by Matt Weik
I’m taking a different approach to what the norm today is and I’d love for everyone to weigh in on my thoughts. Today, most consider a “bodybuilder” as a mass monster. Someone who competes on the competitive stage and has mounds of muscle on their frame. Many would say they are considered the guys who use steroids and other anabolics to put on large quantities of muscle.
Yet, when someone who is a fraction of those who are freakishly sized says they are a bodybuilder, many raise an eyebrow with a “What you talkin bout Willis?” expression. How can you be a bodybuilder? You’re only 185 pounds. A real bodybuilder would eat you as a snack. While it is true that someone weighing 185 pounds is much smaller than an IFBB professional bodybuilder who weighs 300+ pounds in the off-season, I believe it’s today’s stereotype that is causing the confusion.
When you look at today’s bodybuilders who compete on an NPC and IFBB stage, you see men (and women) who are extremely muscular, well defined, and insanely lean. We look at the builds of some of the greats – Haney, Ronnie, Jay, Heath, Kai, Arnold, Franco, Lou, Flex (Wheeler and Lewis), Levrone, Dexter, and many other greats. But, what is the true meaning behind the term “bodybuilder?”
When you look up the word “bodybuilder” in the dictionary, you will find the term being defined as the following: “a person who strengthens and enlarges the muscles of their body through strenuous exercise.”
According to the definition, there is no set weight that defines someone as a bodybuilder. You and I can call ourselves bodybuilders and never step on a competitive stage. Personally, I live a bodybuilder lifestyle. I eat like a bodybuilder, train like a bodybuilder, and get enough rest to properly recover. Yet, I’m only sitting at 200 pounds – well below what we deem a “bodybuilder weight” these days.
So, do I have the right to say I’m a bodybuilder or no? That would make for a great debate with many minds in the industry (and maybe one day we can have such a discussion in an open forum setting). But honestly, what are your thoughts? If I walked up to you weighing 200 pounds at 5’8” and said I’m a bodybuilder, what would you say? Would you think I’m completely nuts?
What if a guy came up to you who is 150 pounds soaking wet and said he was a bodybuilder? That he went from 120 pounds, added 30 pounds of muscle through proper nutrition and training. Can he call himself a bodybuilder? He’s extremely lean, yet has a considerable amount of muscle on his frame for how small his bone structure is.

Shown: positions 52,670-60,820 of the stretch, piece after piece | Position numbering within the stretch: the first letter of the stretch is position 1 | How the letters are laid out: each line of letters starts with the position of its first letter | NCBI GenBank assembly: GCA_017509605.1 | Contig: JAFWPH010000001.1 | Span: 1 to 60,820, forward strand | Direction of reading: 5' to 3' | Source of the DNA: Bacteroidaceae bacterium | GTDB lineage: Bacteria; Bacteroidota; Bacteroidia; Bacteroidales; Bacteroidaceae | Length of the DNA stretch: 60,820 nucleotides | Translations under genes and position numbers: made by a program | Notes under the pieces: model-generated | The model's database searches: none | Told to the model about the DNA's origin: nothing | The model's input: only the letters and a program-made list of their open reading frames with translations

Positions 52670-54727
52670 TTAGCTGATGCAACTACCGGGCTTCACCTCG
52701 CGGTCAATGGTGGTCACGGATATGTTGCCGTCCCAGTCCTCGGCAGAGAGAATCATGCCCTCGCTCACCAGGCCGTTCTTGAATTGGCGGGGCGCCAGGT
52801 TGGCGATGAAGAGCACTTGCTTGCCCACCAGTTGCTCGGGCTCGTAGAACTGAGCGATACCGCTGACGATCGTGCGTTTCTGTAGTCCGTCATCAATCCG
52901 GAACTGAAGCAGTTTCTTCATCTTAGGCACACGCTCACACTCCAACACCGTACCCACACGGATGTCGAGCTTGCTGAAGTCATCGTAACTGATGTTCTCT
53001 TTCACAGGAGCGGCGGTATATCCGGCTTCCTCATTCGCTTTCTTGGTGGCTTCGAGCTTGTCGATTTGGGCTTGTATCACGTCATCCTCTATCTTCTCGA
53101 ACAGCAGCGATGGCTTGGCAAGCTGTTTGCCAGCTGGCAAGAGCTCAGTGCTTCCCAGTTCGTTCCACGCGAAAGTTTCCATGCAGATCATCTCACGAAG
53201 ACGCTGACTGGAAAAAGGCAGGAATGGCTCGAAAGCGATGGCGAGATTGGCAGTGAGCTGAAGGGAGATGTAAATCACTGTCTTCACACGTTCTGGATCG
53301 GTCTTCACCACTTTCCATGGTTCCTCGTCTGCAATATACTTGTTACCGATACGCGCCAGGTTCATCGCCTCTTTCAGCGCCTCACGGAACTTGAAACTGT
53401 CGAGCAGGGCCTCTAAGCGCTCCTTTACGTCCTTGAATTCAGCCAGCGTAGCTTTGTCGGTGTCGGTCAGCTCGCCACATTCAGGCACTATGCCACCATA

Did the stereotype kill the true meaning?
I feel almost as if the way the sport of bodybuilding has been going, that we lost touch of the true meaning of what it is to be a bodybuilder. A person who focuses on adding quality lean muscle mass to their frame through intense workouts. Today, it comes down to who can be freakishly big with a win at all cost mentality when adding size. Have we changed the definition?
Look at women’s bodybuilding. What ended up basically causing the female division to become extinct? It came down to how large some of these women were getting and it changed their structure and eventually, the IFBB did away with it at most of the shows here in the states. Does that mean no one cares about women’s bodybuilding or that their look is no longer considered ideal? No, not at all. It just further shows that the game of bodybuilding is changing and evolving and that the term has been slightly mutated into a more extreme meaning – even though that has backfired on the women’s side of the sport which makes no sense to me.
Back in the day, I would tell people that I was bodybuilding – not in the sense of competition, but that I was in the gym training to get bigger. No one batted an eye. Now, if you post on social media that you’re a bodybuilder and don’t look like Phil Heath, you’re going to be trolled by thousands of people.
Are you a bodybuilder?
In today’s standards, I wouldn’t dare walk around telling people I’m a bodybuilder, I’d get all sorts of odd looks and laughs. Yet, I know that it’s the lifestyle I live.
What do you think? Do you feel that the term “bodybuilder” has morphed from the definition in the dictionary to more of a circus freak show, or do you think everyday people who are training to add mass can still call themselves a bodybuilder? Let us know your thoughts on this topic by commenting on this article. It will be interesting to read how everyone views this topic.